Kim Beazley's speech to the Australian Council of Trade Union (ACTU) Congress on October 25 illustrated the limitations of the Labor Party today regardless of who ends up being its federal leader. Beazley told the delegates that he will "govern in the interests of all Australians, never just for the vested interests of a few". This is the same sort of language that PM John Howard uses, but what exactly does it mean?
Most would interpret Beazley's comments as a promise that a future Labor government would prioritise the interests of the millions of working class Australians — the overwhelming majority — over narrow sectional interests.
However, this is not what Beazley meant — as he made clear later when he identified unions and workers as "sectional interests". He did say that their views needed to be taken into account, but implied that they did not represent the "national interest".
Later on, Beazley said: "Unlike John Howard, I won't fix all the rules to favour one side. I believe in a fair balance in the roles of employers and employees. Some would want us to tilt all the rules the other way. But I won't make that mistake. Because what Australians want is a balanced system: not extreme ideology; not a government that just looks after one side."
By the end of his address the message was clear: a Labor government wouldn't implement a consistently pro-union, pro-worker agenda because that would be "extremist". Beazley's line was reinforced by ACTU secretary Greg Combet who reiterated: "To win government, and legitimately represent the Australian people, you must not just represent sectional interests".
Beazley also said that a Labor government would ensure a "fair day's pay for a fair day's work", and that it would develop an industrial relations system "based on Australian values".
But who decides what is "fair"? For bosses, it means paying workers as little as they can get away with to ensure profit margins remain as high as possible. Whose side is Beazley going to take in a dispute over what constitutes a "fair" day's pay? Don't forget that Beazley was part of the Hawke Labor government, which in the 1980s, deregistered the Builders Labourers' Federation and the pilots' union because it didn't think it was "fair" for these two unions to campaign for higher wages.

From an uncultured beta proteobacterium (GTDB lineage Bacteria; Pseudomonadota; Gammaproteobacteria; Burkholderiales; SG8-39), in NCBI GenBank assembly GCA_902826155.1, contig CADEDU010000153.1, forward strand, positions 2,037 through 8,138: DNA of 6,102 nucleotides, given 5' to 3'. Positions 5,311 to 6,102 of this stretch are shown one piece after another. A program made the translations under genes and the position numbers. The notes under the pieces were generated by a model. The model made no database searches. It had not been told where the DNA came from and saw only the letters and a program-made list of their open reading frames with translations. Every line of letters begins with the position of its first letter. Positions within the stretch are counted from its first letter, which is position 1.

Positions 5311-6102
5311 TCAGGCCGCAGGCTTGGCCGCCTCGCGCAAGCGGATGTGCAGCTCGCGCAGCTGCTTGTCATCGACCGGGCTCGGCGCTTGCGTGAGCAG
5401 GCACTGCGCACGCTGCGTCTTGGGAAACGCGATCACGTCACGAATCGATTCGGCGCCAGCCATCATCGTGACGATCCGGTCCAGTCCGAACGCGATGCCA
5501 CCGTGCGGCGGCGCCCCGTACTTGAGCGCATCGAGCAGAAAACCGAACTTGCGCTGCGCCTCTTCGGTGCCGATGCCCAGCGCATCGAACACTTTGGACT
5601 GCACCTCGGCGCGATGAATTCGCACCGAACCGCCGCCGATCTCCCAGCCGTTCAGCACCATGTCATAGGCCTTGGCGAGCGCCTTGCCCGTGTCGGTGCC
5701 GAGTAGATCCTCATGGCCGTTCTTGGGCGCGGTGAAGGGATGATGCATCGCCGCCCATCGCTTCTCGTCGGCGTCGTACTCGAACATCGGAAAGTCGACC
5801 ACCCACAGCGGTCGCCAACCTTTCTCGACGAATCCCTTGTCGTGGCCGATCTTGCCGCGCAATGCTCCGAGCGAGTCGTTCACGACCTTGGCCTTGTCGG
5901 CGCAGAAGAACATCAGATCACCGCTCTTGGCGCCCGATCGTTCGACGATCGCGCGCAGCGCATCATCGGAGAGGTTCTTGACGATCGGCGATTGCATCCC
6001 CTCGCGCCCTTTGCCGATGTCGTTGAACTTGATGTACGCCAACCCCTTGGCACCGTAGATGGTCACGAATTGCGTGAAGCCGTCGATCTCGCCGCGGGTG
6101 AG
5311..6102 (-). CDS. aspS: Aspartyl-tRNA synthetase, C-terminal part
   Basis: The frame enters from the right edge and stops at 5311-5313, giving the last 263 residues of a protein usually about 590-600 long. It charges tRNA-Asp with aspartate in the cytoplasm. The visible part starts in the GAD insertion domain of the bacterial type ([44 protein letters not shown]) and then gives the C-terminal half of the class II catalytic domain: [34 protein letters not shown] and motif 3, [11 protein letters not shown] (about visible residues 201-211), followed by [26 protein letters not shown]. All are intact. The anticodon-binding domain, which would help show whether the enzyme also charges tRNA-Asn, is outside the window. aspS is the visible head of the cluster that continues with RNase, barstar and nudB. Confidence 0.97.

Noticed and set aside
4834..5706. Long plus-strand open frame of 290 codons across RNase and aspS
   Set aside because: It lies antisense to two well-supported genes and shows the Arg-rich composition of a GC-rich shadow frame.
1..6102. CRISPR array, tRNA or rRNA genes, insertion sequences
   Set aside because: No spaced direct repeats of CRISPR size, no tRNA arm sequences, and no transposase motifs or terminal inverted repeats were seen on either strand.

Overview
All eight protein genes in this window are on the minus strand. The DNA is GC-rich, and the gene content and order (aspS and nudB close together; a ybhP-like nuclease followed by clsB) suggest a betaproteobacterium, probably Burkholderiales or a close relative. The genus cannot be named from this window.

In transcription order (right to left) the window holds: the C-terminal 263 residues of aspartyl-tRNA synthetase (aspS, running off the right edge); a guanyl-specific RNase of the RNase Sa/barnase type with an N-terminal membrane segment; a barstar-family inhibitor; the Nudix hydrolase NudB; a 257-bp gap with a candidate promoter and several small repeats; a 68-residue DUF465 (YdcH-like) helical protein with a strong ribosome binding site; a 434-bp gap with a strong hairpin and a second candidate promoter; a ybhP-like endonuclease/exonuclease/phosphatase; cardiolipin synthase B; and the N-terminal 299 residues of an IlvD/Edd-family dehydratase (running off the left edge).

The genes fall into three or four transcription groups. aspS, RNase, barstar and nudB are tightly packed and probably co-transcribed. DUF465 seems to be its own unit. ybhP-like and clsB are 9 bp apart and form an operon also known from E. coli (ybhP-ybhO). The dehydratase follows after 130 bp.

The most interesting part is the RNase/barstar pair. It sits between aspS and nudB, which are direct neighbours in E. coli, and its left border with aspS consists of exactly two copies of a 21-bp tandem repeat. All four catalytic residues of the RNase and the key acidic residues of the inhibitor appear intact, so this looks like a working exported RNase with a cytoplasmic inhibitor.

And what exactly is an industrial relations' system based on "Australian values"? Perhaps Beazley means "a fair go"? But "a fair go" for employers is not "a fair go" for workers. Whose "values" is Labor going to protect? Not until the third big nationwide union protest against Work Choices did Beazley decide that individual contracts were not fair.
The so-called "good faith bargaining" IR system being touted by the ACTU aims to both discipline "rogue" unions, that might consider ambitious claims to advance the interests of their members, and warn off employers who might want to strip all workers' rights.
Beazley was at pains to tell ACTU delegates that "my [industrial relations] system will ensure [that both sides] bargain fairly". He added: "You must act in good faith — whether you're an employee or employer, an industry association or a union".
So, under Labor, you'll be treated the same way as the bosses? Not exactly. In his outline of how to determine bargaining in good faith, one indicator is whether both sides answer certain questions. But, the ALP is prepared to allow the bosses a way out: they are allowed to withhold information during the bargaining process to "protect their legitimate commercial interests". This means that Labor's "good faith bargaining" is definitely not fair if employers can hide behind commercial in confidence provisions, while unions are forced to answer any question the boss throws at them.
Beazley's promise to unionists that he'll "listen" and "work" with them, just as he'll "work with those in business, experts and everyone else who'll put a shoulder to the wheel to build a modern, competitive economy" is hardly reassuring. It demonstrates why the ALP can never be reformed into a workers' party.
While it's certainly preferable to have Labor in government if only to try and hold it to its IR promises, the record of Labor state governments makes clear that the party will not prioritise workers' interests above the tiny minority who own and control the corporations.
Labor has already told big capitalists, such as Rio Tinto, that in government they will have privileged access to cabinet, and will be able to join a special business advisory council. Why the special treatment for this "sectional interest"? Because, ultimately the ALP is a capitalist party: therefore its main concern in government is to rule for the capitalist class. This is why it has used anti-union laws against workers, why it will not promise to abolish the GST, and why it supports cuts to the corporate tax rate.
It's also why Beazley and the federal ALP didn't come out strongly against Howard's anti-worker laws until the second mass union protest in 2005 forced it to respond.
This should tell us something: mass pressure from outside the party is the only effective way Labor can be kept to its promises to workers. The mass union protests in 2005 and 2006 have had more influence on the ALP's industrial relations policy than the hundreds of union activists who have been instructed by their unions to join the party.
Working people need a party that unashamedly sides with the great majority, against the narrow, sectional interests of the rich elite. Labor has made it pretty clear that it is not this party.
[Sue Bolton is the convener of the Socialist Alliance national trade union committee.]